The Hudson Valley is loaded with boutiques—many of them dripping local flavor and craftsmanship. It would shock few to learn of a quaint new shop specializing in Hudson Valley wines.
Blacksmith Fine Wines in Cold Spring, however, presents the shocking opposite. Within and underneath a signless corner building a few blocks from the action on Main Street (technically in Nelsonville), rests one of the highest concentrations of aged fine wine on earth. Burgundy and Bordeaux, Rhône Valley and Piedmont, Napa and Champagne—the rare and collectible gang is all here. A wine geek stumbling upon the unmarked shop would surely be asking, “Why here?”
But it makes sense. Fine wine is crafted—it is grown and fermented and blended in a conscious way not unlike the other tangible/edible/potable splurges that find their boutique-y spotlight in Cold Spring (or Hudson or Chatham, for that matter). And like those other shops, the collection at Blacksmith is selected for special qualities. With all due respect to the local viticulture, the greatest wines in the world have traditionally come from Europe, and Blacksmith Wines is as artisanally powered and as keenly curated as any art, jewelry, or antique atelier in town.
Proprietor Mark Mancinelli explains: “We pursue the best vintages, by the most reliable producers, from the best regions of the world.” After starting in a 300-square-foot space in 2017 at another Nelsonville address, Mancinelli relocated in 2018 to the H.D. Champlin & Sons Horseshoeing and Wagonmaking building, built in 1858. Vestiges of iron-smithing done on the premises made the name a no brainer. And the 1,800-square-foot ground floor is complemented by a basement—whose cool, damp conditions proved ideal for storing wine. The space was gutted, expanded and reinforced; it now features wall-to-wall racks by region and future plans include a dedicated tasting area.
Two Heads Better Than One
Building inventory for the store, a gradual process, took a huge leap after Mancinelli met Kristie Petrullo Campbell, a recent resident who had moved upriver from Westchester County, where her chef husband operates Campbell Meats in Dobbs Ferry. Campbell’s specialty was consulting for restaurants and private wine collectors—buying, selling and appraising cellars. Fittingly enough, she was checking out Mancinelli on behalf of a client who wanted her approval of a wine he was selling. The wine—a 1974 Gaja Barbaresco—was approved—and then some. Having discovered both their proximity and complementary expertise, Mancinelli and Campbell teamed up in 2019.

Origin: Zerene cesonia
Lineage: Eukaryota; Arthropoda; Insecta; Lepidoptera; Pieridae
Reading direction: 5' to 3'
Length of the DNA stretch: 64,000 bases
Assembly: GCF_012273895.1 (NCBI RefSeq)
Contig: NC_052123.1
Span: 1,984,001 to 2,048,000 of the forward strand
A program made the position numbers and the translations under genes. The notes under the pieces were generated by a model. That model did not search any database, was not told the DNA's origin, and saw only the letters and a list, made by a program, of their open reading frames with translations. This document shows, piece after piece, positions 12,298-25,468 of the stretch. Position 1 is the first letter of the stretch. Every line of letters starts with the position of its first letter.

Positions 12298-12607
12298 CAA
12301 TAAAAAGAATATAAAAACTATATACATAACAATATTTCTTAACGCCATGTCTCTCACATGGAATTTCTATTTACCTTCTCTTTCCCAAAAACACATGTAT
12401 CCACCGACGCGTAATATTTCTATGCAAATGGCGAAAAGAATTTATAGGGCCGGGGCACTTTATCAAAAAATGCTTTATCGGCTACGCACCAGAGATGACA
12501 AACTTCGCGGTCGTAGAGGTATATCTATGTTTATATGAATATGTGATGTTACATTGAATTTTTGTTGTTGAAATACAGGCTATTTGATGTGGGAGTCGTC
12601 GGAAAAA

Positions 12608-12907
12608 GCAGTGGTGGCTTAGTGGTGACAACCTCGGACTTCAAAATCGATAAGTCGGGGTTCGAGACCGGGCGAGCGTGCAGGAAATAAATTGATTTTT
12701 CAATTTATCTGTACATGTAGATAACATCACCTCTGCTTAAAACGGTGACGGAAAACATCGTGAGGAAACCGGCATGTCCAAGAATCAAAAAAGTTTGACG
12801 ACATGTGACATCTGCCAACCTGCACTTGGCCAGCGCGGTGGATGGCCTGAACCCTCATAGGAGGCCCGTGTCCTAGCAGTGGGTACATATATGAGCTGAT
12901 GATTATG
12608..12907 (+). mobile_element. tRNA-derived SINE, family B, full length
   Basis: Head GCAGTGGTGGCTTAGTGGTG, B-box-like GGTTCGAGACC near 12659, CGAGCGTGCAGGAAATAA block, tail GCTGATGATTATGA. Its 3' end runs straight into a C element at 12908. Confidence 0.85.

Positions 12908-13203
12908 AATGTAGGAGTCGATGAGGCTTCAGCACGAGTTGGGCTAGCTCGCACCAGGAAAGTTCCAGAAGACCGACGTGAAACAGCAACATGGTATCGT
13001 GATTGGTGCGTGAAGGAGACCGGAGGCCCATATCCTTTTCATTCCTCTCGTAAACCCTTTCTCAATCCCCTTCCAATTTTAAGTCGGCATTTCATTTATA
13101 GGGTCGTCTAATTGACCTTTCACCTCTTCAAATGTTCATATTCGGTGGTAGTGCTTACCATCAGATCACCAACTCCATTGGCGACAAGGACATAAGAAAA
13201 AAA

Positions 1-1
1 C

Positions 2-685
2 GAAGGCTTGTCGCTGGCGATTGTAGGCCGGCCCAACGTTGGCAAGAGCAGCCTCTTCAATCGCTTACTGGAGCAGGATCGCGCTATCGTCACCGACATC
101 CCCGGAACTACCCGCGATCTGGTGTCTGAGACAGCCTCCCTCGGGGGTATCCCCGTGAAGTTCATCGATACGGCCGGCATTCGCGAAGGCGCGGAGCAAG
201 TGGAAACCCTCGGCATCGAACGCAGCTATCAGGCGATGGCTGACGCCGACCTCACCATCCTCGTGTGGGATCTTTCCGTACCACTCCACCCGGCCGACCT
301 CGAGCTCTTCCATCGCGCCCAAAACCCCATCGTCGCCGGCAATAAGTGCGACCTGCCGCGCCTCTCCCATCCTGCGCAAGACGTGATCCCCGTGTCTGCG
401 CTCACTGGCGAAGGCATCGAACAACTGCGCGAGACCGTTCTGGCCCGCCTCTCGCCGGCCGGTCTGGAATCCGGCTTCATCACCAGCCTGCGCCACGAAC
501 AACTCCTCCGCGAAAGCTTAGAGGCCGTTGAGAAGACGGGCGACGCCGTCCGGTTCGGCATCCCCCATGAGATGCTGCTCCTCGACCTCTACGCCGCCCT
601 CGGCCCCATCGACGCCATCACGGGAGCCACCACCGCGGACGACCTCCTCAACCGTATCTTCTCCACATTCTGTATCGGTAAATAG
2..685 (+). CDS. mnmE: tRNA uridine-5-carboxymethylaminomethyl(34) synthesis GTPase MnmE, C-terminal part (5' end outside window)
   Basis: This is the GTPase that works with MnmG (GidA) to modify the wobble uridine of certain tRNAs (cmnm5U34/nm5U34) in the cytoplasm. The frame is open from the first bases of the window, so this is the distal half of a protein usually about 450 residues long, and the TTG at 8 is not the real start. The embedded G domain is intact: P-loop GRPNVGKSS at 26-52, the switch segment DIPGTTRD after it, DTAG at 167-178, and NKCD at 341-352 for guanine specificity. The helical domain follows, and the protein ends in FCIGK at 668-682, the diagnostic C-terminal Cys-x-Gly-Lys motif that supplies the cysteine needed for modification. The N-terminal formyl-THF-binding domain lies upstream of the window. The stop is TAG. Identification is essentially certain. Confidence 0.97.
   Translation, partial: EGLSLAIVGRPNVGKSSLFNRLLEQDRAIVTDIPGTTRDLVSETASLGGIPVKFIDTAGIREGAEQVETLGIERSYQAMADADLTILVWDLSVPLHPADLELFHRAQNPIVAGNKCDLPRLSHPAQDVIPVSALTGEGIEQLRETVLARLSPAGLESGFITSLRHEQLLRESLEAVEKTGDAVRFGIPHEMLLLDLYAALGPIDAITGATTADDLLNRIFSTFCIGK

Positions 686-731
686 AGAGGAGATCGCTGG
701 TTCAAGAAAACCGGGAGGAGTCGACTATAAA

Campbell’s background and connections added a palpable dynamic to the shop. The wine is moving, the inventory fluid, and the shop is hitting stride; just past the shabby chic front of the house, a temperature-controlled, glassed-in vault is chock full of racked bottles and prized “OWCs” (that’s trade talk for original wood cases).
Given America’s maturing wine culture, it follows that Blacksmith is attracting wine-savvy clientele—both sellers and buyers—from across the country. But happily, those who find themselves in Cold Spring can take advantage of the shop’s unique confluence of offbeat architecture, eclectic inventory, and customized expertise. Enthusiasts who drop in will find the partners ready to discuss wine from practically any angle, and more than willing to steer people in directions that fit their personal tastes.
Blacksmith Fine Wines | @blacksmithfinewines
Kristie Petrullo Campbell | @kpc_wine
Campbell Meats | @campbellmeats
This story was originally published in April of 2020.